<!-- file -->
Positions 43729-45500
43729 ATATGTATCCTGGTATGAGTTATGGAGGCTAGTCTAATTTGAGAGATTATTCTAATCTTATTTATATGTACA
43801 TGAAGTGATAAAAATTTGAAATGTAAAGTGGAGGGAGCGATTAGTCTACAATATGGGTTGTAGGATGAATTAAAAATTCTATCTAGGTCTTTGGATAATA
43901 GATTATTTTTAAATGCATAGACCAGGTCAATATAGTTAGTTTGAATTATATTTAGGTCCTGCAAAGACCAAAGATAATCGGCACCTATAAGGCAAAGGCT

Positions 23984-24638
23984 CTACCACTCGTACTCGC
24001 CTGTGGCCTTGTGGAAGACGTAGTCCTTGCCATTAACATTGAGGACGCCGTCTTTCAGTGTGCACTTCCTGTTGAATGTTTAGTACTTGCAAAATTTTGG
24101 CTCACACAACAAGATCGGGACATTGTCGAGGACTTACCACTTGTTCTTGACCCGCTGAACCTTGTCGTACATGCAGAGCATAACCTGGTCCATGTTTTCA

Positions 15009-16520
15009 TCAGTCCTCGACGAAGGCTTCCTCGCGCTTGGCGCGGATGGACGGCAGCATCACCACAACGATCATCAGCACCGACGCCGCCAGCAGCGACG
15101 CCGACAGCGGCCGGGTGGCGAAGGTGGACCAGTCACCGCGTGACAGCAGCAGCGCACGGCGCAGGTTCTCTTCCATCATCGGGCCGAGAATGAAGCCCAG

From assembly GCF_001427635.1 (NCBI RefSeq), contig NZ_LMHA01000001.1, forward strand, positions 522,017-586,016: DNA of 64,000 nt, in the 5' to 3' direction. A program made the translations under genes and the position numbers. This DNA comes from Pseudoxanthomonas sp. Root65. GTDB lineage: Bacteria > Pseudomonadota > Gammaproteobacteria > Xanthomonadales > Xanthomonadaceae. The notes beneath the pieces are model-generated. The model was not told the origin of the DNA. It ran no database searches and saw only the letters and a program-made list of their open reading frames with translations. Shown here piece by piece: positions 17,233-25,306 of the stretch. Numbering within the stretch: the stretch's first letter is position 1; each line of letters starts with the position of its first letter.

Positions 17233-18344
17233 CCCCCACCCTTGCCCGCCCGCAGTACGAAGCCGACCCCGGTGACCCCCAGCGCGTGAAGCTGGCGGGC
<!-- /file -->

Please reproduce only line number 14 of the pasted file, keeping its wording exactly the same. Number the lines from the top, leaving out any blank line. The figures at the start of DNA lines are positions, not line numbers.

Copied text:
17233 CCCCCACCCTTGCCCGCCCGCAGTACGAAGCCGACCCCGGTGACCCCCAGCGCGTGAAGCTGGCGGGC